It’s hard to argue against the expansion of the Javits Center, which can’t currently meet the demand for its meeting and exhibition facilities. But that is because it has already succeeded–despite its location several blocks away from any subway station. Indeed, the center’s expansion will likely happen anyway, without any major redevelopment of the area. The state, which owns the Javits Center, recently bought the block to the north; the one remaining obstacle to the center’s northward expansion is an MTA bus depot, which could presumably be relocated.

    Similarly, although there’s no question that new subway service would spur new construction, and that rezoning would allow for higher-density development, some growth would occur on the far West Side even without these changes. The city’s December 2001 study projects that, if just left as is, 7 million square feet of new commercial space would be developed on the far West Side over the next 20 years.

    In fact, considerable new activity is already occurring on the far West Side. Several new luxury apartment buildings have gone up between 8th and 12th avenues, and the Associated Press recently inked a deal to follow the Daily News and DoubleClick to a building west of 10th Avenue.

Would the project disrupt the thriving arts district in northwest Chelsea?

    Bloomberg administration officials have called the far West Side a “wasteland,” citing statistics suggesting that relatively few people live and work in the area. But there are some worthwhile endeavors that could be displaced as a result of the city’s redevelopment plan–particularly the flourishing arts district in the West 20s between 10th and 12th avenues.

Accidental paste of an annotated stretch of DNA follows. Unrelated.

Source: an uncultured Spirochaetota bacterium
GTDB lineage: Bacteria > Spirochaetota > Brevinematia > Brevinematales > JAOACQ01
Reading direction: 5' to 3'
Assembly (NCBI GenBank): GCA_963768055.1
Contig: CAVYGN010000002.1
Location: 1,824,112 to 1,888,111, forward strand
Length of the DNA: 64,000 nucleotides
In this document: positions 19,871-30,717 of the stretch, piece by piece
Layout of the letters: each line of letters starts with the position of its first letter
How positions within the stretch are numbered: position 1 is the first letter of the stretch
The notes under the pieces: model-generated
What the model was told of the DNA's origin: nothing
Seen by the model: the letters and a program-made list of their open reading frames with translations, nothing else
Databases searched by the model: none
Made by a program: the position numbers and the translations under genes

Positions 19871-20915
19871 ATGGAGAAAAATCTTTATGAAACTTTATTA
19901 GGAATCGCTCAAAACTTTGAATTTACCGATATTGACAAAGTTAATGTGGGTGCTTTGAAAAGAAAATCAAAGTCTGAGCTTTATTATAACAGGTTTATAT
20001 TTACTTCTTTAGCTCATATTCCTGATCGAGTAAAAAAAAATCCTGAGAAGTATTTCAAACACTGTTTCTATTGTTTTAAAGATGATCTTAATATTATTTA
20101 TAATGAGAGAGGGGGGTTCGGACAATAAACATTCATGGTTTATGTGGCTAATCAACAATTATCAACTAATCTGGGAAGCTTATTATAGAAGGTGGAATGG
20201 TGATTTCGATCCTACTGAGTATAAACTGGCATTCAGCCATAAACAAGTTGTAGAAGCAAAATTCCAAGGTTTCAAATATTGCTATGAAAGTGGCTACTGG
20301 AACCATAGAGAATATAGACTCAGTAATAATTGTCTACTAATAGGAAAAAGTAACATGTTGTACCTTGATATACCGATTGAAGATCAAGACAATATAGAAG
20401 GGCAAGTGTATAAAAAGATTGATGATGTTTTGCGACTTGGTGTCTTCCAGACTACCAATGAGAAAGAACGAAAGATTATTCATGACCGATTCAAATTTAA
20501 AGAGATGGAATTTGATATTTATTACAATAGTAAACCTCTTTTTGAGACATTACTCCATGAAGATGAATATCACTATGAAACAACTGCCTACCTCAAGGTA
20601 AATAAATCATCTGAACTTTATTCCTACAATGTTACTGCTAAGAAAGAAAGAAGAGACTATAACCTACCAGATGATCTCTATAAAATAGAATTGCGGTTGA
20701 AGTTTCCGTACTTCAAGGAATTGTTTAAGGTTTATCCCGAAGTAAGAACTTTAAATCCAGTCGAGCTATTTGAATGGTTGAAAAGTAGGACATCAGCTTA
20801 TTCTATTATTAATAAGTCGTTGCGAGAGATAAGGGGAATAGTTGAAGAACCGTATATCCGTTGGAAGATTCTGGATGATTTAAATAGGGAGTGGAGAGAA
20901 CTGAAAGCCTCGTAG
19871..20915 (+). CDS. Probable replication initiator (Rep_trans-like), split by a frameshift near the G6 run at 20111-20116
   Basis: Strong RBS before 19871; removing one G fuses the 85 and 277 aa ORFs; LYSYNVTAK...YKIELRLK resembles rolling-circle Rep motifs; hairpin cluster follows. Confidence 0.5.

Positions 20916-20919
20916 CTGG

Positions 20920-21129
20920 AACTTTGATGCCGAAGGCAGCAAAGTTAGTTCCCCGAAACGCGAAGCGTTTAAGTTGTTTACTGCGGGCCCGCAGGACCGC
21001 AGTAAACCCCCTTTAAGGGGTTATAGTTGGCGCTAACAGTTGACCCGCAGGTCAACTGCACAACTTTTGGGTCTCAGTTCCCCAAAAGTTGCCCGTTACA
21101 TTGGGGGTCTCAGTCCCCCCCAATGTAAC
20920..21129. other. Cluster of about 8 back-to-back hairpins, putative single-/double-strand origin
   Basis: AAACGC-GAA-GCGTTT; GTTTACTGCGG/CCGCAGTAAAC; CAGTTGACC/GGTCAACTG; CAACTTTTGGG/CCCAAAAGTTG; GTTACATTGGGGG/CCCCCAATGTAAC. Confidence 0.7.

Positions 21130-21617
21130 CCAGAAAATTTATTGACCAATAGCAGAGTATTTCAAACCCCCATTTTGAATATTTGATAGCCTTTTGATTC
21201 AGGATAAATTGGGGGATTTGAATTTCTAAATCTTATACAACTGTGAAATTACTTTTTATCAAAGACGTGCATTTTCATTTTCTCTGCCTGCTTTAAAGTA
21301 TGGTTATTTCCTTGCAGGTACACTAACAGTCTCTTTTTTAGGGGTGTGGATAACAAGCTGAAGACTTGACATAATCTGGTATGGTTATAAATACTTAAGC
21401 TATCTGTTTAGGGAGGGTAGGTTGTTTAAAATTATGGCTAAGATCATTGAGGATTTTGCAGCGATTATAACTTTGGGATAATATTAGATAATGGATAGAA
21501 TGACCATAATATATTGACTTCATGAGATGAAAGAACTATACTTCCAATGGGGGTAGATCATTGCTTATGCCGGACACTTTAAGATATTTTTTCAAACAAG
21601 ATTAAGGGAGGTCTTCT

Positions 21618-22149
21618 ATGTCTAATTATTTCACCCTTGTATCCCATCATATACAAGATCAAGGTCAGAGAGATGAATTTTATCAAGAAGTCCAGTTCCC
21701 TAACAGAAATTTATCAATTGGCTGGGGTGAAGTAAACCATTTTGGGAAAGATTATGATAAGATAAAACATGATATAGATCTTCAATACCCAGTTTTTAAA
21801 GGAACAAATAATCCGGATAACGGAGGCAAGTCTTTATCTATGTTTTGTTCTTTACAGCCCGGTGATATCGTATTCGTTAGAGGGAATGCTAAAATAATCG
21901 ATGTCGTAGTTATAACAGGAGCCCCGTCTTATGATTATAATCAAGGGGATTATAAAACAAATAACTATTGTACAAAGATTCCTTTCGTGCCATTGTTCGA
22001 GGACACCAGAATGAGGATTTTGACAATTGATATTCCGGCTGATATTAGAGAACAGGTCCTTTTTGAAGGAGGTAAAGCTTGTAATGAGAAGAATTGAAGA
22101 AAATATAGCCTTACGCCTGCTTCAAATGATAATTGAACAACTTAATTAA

Though city planners have suggested creating a two-block buffer zone–from 28th to 30th streets–between the Far West Midtown development and the Chelsea arts and light manufacturing district, there’s a good chance that property values will rise in the surrounding blocks and encourage developers to assemble building sites outside of the newly rezoned area. “It’s definitely going to happen,” says one planning expert. “If you create a huge commercial corridor along the rail yards, you’re going to get a secondary displacement effect.”

Would extending the No. 7 train jeopardize other pressing transit infrastructure projects?

    Extending the No. 7 train to the far West Side would undoubtedly spur new development there, but is that enough to put it at the top of the transit wish list, ahead of such projects as the creation of a Second Avenue subway, new commuter rail links to lower Manhattan, or a one-seat ride to JFK and LaGuardia Airports?

    Officials maintain that extending No. 7 line would not prevent the MTA from undertaking other major transit initiatives, especially if the city successfully used tax increment financing to recoup construction costs. But given the cost, time and political lifting involved in accomplishing any major transportation infrastructure project, it’s hard to believe that New York will be able to conduct two large-scale transit projects simultaneously.

While the far West Midtown plan isn’t yet a fait accompli, officials are angling to make it a done deal before 2005, when the International Olympic Committee chooses which city will host the 2012 games. The city recently hired two financial consulting firms to analyze the economics of the plan, and in September the MTA brought on a consultant to do an environmental impact study of the subway extension and zoning changes. The administration’s goal is for the No. 7 train extension to be under construction by the spring of 2005, according to Doctoroff. “We’re moving very quickly,” he says. Doctoroff adds that the plan has significantly advanced since the December 2001 study. Those changes had not been made public at press time.

The redevelopment of the far West Side, which would likely have an even greater impact on the city’s budget and skyline than what’s being planned in lower Manhattan, is far too big a project to go forward with so little public debate. It’s time for the mayor, the media and all New Yorkers to take a cue from the remarkably open planning process downtown and start grappling with the details of the Far West Midtown plan.

Jonathan Bowles is research director of the Center for an Urban Future.